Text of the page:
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NPR: Can rent control save California's struggling renters?

NPR: Can rent control save California’s struggling renters?

Affordability continues to haunt homeowners and renters nationwide, especially Californians navigating one of the nation’s most unaffordable markets.

As Californians struggle to afford their homes, state legislators are scrambling to make the American Dream accessible for their constituents.

A recently introduced proposition may offer Californian renters some peace of mind, according to an article from NPR. 

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The proposition, Prop. 10, is billed as a local rent control initiative and it could potentially repeal the Costa Hawkins Act.

The Costa Hawkins Act prohibits rent control on the majority of housing built after the 1970s, preventing local cities from expanding rent control. It also allows for units to transition to free-market rates once rent-controlled tenants move, according to the article.

Although Prop. 10 will be presented to Californian voters this November, some claim the proposition distracts from the real issue: inventory.

From the article:

But Prop 10 has its detractors, including people who build low-income rental housing. Elizabeth Bluhm is a project manager at a San Diego-based nonprofit developer called Wakefield Housing.

She's worried that if Prop 10 passes, there could be a patchwork of cities with different rent control laws and limits, making "it very hard for developers to get things done efficiently," she says. "It just adds to the cost of development."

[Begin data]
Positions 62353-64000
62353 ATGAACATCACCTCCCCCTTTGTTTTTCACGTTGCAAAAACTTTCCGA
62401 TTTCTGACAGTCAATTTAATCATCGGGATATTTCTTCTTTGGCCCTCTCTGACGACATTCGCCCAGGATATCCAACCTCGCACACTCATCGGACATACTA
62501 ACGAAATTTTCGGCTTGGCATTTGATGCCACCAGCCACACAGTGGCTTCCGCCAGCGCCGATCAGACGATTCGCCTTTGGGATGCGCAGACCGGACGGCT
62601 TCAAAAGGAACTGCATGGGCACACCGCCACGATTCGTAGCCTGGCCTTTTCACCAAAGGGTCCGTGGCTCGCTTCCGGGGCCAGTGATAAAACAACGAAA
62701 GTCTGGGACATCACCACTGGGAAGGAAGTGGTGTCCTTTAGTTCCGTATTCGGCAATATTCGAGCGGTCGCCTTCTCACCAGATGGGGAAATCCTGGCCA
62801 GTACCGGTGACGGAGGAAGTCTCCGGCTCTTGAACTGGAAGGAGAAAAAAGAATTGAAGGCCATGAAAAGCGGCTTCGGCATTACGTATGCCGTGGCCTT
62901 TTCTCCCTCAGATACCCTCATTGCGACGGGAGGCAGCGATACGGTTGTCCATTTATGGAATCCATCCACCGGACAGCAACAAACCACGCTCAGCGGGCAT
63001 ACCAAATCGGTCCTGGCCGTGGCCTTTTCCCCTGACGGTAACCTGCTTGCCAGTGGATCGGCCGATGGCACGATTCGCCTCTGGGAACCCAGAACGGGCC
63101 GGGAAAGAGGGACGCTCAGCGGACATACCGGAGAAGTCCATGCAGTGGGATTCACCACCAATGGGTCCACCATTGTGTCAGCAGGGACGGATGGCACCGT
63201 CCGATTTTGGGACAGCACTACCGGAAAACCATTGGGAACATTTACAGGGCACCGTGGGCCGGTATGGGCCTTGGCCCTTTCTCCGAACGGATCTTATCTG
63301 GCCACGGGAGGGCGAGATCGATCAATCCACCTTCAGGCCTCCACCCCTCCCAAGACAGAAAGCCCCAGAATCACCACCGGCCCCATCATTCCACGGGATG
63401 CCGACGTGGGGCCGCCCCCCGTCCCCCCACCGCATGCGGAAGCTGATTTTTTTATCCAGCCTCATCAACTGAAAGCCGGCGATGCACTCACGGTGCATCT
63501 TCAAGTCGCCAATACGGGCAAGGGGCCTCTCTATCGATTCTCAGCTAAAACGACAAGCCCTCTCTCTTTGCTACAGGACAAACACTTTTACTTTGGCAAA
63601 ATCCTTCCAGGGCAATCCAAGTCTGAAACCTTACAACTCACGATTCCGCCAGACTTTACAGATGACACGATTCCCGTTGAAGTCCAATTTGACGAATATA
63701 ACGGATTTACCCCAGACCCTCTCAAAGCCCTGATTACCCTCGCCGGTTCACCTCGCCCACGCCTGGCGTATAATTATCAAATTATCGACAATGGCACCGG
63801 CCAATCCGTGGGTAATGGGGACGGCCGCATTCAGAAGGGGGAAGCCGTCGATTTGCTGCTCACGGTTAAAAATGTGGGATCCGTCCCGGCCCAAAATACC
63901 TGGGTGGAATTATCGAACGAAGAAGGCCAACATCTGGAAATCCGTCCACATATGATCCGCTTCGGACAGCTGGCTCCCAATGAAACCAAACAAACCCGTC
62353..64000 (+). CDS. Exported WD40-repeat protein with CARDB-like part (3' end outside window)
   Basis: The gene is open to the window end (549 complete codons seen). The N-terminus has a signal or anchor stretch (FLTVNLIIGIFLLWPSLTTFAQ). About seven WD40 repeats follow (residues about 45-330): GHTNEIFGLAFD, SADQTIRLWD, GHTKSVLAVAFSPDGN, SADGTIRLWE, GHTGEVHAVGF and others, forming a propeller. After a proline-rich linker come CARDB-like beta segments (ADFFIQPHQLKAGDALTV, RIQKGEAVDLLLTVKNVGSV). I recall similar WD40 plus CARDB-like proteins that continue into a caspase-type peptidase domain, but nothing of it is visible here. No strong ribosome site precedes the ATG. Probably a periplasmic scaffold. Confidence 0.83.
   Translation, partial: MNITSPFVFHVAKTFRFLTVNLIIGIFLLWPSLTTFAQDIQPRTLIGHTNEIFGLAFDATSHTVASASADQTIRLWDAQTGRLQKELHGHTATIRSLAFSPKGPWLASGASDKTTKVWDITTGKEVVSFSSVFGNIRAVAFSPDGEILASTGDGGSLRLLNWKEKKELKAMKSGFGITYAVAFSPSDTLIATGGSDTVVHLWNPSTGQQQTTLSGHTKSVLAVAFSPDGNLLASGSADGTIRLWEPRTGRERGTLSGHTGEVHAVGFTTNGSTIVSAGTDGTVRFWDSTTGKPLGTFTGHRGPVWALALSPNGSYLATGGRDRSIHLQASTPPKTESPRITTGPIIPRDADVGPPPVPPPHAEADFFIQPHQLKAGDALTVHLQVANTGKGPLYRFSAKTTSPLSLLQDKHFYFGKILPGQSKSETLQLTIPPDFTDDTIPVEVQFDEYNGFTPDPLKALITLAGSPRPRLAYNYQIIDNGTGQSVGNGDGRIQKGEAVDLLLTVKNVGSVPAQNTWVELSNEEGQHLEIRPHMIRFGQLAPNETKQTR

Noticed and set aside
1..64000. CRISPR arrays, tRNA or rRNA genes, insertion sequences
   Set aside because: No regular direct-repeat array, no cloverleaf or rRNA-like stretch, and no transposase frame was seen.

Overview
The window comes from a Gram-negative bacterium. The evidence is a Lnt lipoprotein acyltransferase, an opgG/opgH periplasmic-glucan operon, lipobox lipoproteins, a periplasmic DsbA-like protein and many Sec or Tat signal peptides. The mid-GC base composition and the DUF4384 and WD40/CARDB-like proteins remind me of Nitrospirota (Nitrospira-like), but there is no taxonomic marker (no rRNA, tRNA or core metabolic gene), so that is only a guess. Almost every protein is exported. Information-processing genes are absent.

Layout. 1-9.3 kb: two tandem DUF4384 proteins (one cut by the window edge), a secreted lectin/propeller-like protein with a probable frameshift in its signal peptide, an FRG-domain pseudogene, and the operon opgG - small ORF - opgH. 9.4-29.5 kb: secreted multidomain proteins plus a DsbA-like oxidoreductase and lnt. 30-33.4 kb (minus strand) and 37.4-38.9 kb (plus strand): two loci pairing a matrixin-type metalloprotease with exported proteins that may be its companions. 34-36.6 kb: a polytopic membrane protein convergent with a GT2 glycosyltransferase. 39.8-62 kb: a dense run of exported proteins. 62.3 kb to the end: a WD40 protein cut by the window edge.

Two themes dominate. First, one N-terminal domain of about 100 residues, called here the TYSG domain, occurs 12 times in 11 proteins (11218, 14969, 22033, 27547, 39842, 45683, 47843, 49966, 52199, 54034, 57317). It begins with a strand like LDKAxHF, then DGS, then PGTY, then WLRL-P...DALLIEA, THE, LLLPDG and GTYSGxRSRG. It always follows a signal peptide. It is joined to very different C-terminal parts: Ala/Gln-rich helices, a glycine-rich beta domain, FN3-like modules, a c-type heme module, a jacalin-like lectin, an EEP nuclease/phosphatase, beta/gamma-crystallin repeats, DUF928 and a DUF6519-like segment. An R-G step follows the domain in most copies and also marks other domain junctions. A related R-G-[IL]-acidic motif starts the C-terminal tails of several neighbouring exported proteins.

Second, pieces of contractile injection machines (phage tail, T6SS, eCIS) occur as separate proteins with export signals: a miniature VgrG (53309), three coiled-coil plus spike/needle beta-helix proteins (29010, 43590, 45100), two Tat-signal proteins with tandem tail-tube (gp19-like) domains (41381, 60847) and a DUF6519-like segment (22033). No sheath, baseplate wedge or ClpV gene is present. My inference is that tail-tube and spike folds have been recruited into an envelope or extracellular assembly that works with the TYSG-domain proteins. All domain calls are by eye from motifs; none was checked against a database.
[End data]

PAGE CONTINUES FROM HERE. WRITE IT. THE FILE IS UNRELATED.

Bluhm says even just a little uncertainty threatens funding for a project because developers need to know how much rent they're going to bring in to cover their costs and ensure they don't go underwater. Private development firms like hers, she says, are on the front line of fixing the housing crisis because federal housing subsidies for the poor have steadily declined since the 1980s.

According to the article, the California Department of Housing and Community Development estimates there needs to be an increase of 1.8 million more units by 2025.  Unfortunately, the rising cost of labor and materials is a major hindrance to development and new construction.

In August, the National Association of Homebuilders revealed that concerns about market affordability contributed to homebuilder confidence falling to its lowest level in 2018, according to the NAHB/Wells Fargo Housing Market Index.

Affordability seems to be negatively affecting the housing industry as a whole and although there might not be an immediate solution but come November, Californians will have the opportunity to bring its state some relief.

Source: NPR

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